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MOVIE REVIEW: Twelve Thirty

An indie picture to avoid

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I had about 20 people in a two week span, tell me I should be a stand-up comedian. I wrote 30 minutes of material, read it to my parents and girlfriend, but they were only mildly amused by my routine. I then realized that most people that think they’re funny should realize they probably are, in small doses; it doesn’t mean you should drop everything and become a comedian. Yet when it comes to movies, it seems everybody thinks they can be a writer/director. After all, we have technology that allows people to have their own cameras and editing tools. It may be time consuming and cost money – but if they want to do it, they do it.

The latest example is Twelve Thirty, from writer/director Jeff Lipsky (Flannel Pajamas). It was two hours of my life, wasted. I’m happy the Reading Gaslamp is getting some of these small indie films that aren’t playing at the Landmark Theatres. Any time you can run a movie that’s different, instead of showing Green Lantern on two or three screens, I encourage that. I just can’t give a good review to crap.

The situation in Twelve Thirty seems forced, with dialogue that isn’t even as interesting as the conversations with my friends at Denny’s, talking about our day. And the camera is often shaking when we have a close up on somebody talking.

The cast of unknowns is all fine in their parts. Portia Reiners is cute; a poor mans Kate Hudson. She has some chemistry with Jonathan Groff, who is going to have a great career in films. He plays a 22-year-old virgin, who’s never even kissed a girl. He tells her that this is because he has curvature of the penis, but that doesn’t explain the kissing part. If you can get over that far-fetched set-up, then you have to deal with him having a one-night stand with her (she likes him, but decided from the get go, that it was a one time thing). He ends up in a closet with her sister, also a virgin, soon after. That’s one of two scenes shot completely in the dark. Not sure why we couldn’t hear all the noise from the party that’s going on right outside that closet.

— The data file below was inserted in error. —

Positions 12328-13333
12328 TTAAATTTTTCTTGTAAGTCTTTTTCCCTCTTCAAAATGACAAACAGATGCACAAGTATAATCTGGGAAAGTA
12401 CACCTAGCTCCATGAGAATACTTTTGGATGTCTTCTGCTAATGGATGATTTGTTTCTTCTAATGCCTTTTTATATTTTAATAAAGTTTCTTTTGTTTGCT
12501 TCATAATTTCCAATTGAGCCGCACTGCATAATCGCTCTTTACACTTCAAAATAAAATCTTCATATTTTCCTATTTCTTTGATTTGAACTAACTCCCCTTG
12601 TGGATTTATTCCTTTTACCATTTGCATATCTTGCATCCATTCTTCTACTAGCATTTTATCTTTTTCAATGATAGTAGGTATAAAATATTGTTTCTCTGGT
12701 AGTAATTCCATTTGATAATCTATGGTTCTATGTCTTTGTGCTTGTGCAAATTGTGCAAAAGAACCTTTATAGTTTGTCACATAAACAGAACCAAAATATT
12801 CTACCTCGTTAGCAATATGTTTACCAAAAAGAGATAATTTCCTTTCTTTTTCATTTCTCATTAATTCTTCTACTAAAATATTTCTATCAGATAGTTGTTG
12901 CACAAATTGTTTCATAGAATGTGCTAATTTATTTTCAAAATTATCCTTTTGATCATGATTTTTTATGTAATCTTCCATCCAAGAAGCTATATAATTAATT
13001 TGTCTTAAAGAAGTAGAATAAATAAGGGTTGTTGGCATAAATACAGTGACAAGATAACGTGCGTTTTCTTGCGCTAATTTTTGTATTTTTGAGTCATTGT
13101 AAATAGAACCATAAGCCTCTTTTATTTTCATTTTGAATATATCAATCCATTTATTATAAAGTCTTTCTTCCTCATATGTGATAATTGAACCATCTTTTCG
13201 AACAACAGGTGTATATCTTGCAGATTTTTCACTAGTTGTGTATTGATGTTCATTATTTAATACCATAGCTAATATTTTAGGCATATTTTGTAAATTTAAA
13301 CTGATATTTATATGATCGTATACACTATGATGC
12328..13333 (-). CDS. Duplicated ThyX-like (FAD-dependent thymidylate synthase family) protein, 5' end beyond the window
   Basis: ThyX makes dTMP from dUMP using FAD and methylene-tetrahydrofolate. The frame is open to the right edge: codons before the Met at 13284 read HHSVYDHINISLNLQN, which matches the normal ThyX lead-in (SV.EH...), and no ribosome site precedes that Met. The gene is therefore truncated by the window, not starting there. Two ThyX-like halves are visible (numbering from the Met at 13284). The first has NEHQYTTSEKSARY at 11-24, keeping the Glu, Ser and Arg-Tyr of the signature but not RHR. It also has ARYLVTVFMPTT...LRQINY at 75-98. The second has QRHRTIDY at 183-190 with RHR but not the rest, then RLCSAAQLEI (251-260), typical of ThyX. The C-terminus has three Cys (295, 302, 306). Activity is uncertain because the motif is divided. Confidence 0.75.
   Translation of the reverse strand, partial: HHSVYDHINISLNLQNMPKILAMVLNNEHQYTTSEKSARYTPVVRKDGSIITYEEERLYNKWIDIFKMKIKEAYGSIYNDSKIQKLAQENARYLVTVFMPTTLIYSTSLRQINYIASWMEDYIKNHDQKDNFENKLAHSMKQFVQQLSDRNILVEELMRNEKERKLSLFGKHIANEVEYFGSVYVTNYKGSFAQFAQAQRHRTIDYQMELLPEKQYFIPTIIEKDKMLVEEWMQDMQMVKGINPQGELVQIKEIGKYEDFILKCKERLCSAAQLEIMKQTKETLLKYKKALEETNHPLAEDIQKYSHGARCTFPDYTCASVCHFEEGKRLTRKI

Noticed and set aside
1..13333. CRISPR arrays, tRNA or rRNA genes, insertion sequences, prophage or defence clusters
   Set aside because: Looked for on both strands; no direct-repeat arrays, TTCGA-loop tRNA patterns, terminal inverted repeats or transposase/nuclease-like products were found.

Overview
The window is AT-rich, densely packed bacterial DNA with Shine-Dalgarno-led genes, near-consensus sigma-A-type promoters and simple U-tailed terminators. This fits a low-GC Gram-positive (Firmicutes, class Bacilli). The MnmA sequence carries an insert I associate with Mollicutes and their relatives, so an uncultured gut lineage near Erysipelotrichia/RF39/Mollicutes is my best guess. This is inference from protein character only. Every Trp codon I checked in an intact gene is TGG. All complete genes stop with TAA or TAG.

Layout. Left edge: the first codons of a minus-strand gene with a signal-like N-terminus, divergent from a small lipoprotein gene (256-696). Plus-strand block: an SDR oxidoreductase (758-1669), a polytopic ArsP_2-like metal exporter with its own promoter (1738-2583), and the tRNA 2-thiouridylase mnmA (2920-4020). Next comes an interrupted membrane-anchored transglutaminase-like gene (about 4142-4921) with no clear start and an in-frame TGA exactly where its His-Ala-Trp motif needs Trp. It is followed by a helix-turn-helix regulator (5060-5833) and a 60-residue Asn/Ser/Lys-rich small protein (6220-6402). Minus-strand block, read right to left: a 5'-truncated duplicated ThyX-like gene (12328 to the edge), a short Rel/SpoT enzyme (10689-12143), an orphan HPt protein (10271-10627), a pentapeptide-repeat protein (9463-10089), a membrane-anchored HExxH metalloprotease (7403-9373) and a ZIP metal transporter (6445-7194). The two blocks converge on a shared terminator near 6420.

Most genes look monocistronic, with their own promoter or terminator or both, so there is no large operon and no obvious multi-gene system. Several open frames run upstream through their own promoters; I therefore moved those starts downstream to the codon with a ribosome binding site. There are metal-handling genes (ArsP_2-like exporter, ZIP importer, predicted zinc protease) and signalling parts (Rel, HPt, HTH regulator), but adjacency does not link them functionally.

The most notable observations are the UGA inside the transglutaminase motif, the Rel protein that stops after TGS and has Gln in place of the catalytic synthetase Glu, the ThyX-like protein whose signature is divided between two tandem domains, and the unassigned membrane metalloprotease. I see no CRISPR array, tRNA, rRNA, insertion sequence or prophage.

Karen Young plays the mother of these two girls, and surprise! She has sex with the boy, too. That could’ve been done creatively, but the conversation she has with the boy in her bedroom is so bizarre – I would’ve ran from this Mrs. Robinson. Her ex-husband is bisexual, and has a few of the only interesting scenes in the movie. One is when he’s threatening to discipline the one of the daughters (it veers into Dog Tooth territory); the other is when he breaks down while talking about a bully that picked on him in high school, and a teacher that befriended him

Having a movie based on a few dysfunctional people in Cedar Rapids is a fine premise, but I’m baffled as to what Lipsky was thinking. I had to tell many of my teammates on the high school basketball team, that they’d never make it to the NBA. I told my own brother he wasn’t a good comedian. Somebody needs to tell Lipsky – if he’s going to do another movie he wrote – he needs to write something decent, and perhaps invest in a tripod or two.

Go out and support the Reading Gaslamp when they get these smaller movies – just don’t do it with this one.

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  • Rating: 1 of 5